The former The Amazing Race racers were ousted from the competition after they arrived at the first Pit Stop in Tokyo, Japan in last place due to a four-hour time penalty they had incurred for quitting a Roadblock task.
Art failed to complete the second Roadblock task of Leg 1 in which he had to climb a slippery slope -- while wearing a sleek unitard -- to retrieve a clue at the top.
After his leg appeared to cramp up, Art and JJ determined he'd never be able to finish the job. The guys therefore had to wait four hours before checking into the Pit Stop.
During a recent exclusive interview with Reality TV World, Art and JJ opened up about their experience on The Amazing Race. Below is the concluding portion of what they had to say.
Reality TV World: There's been a lot of talk about whether former Survivor castaways, Big Brother houseguests or veteran Racers have the biggest advantage this season out of the 11 teams. What are your thoughts on that?
J.J. Carrell: I think the Racers initially have a better opportunity because there's a learning curve to the Race.
Art Velez: We didn't prove that, by the way. (Laughs)
J.J. Carrell: I mean, it's like if Art and I went on Survivor and we were playing against former Survivor guys or girls, they would have a leg up on us because they would already be a couple of steps ahead while we're still trying to figure out how the heck this thing works out.
But all in all, you just have to persevere through the trials of the Race, and it's a grind! People think it's easy, but I mean, the first season, I lost 15 pounds in 21 days!
I didn't have a lot to lose, but it was just like, "Wow." It took me down to nothing. My clothes didn't even fit when I got to the end. It's exhausting, but at the same time, it's exhilarating.
And like Art said, the million dollars, yeah, that would be great for anybody -- especially for guys living in southern California with gas about 18 dollars a gallon (laughs) -- but the feeling of experiencing the Race from the beginning to the end, that's worth way more than a million dollars.
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And that's the sadness that we have, the disappointment, is that we didn't get to experience that aspect of it this time.
Art Velez: And like J.J. said about having a leg up on [others], I think former Racers, you know, they learn certain nuances and little things that you need to do and stuff that will help you that somebody else might just take for granted.
So these other teams that don't know the little tricks, like, hey you might want to exchange a little money before you go to a new country -- and these other teams get there and are like, "We don't have any money to pay for stuff!"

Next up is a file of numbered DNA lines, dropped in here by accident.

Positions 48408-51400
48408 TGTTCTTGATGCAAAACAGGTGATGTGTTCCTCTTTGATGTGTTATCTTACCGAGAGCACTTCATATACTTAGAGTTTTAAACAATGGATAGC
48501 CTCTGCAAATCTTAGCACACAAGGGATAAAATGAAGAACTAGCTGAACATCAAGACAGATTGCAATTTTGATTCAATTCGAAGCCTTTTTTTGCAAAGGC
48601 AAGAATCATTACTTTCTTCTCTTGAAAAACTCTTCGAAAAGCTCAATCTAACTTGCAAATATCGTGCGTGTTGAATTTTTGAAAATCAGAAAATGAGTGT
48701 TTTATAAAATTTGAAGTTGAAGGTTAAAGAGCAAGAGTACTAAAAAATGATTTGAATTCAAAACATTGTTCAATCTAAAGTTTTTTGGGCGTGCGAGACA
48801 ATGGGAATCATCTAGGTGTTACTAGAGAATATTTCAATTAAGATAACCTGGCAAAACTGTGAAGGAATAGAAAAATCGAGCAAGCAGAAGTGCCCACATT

There are just those little things that help you out through the process that those other teams aren't aware of when you're traveling to different countries.
Also, keeping ahold of your passport and [knowing] how important that is, you know, through customs and all of that stuff!
And you need to be able to communicate and walk up to somebody and say, "Hey, would you mind if I take a look at your phone real quick?"
They'll look at you like, "What?!" But you need to have that confidence to just do that, because if you don't, you're not going to be able to get where you need to go.
So, if you don't have that skill when you've never done it, then they're watching how you go ahead and play that game.
Did you also view those teams as being weaker than others, or do you think Corinne and Eliza were way off base?
J.J. Carrell: Well, Corinne and Eliza are very special individuals. (Laughs)
Art Velez: They are! They definitely speak their minds. I don't think either of them have a filter. Whatever they are thinking, it just goes right to their mouths.
We like them, but Eliza is from New York and she's got biting humor, and Corinne is very sharp. I don't think they said anything about us though, did they?
Reality TV World: No, nothing negative about you guys! (Laughs)
J.J. Carrell: Yeah, well, we were already out, (laughs) but they are very interesting. I thought we had a very great shot -- not because of whom we were racing against but because of what we did in the past.
Not being arrogant about it, but we knew if anything, the Race will humble you very rapidly. It will humble you. So we went in there with reverence to the game, but it was just a bad day and it stinks.
If you've got a really strong male partner and a really strong female partner, those are almost -- that is a team right there that is super, super hard to beat because they are always going to complement each other, and they're going to be really good at being able to separate tasks like that.
You get two guys out there and you've got to dance. You know, two guys trying to dance is not going to happen, and like back in Season 20 -- when we had to do the Bollywood dance thing -- J.J. [struggled] but Rachel just walked up there and killed it.
They were gone and they were done, and so having that kind of dynamic on a team I think is huge.
Reality TV World: How did your casting on The Amazing Race this season come about? And how difficult or easy was the decision to race again when you were approached with the opportunity?
J.J. Carrell: Art and I left the beach with shorts on and flip flops and they said, "You've got to go now." We were like, "We're there! We'll be at the airport. We don't even need a bag."
So, that was an easy decision, and luckily, we have a very good team of border patrol that said, "Go do it and we'll take care of everything while you're gone." It worked out great.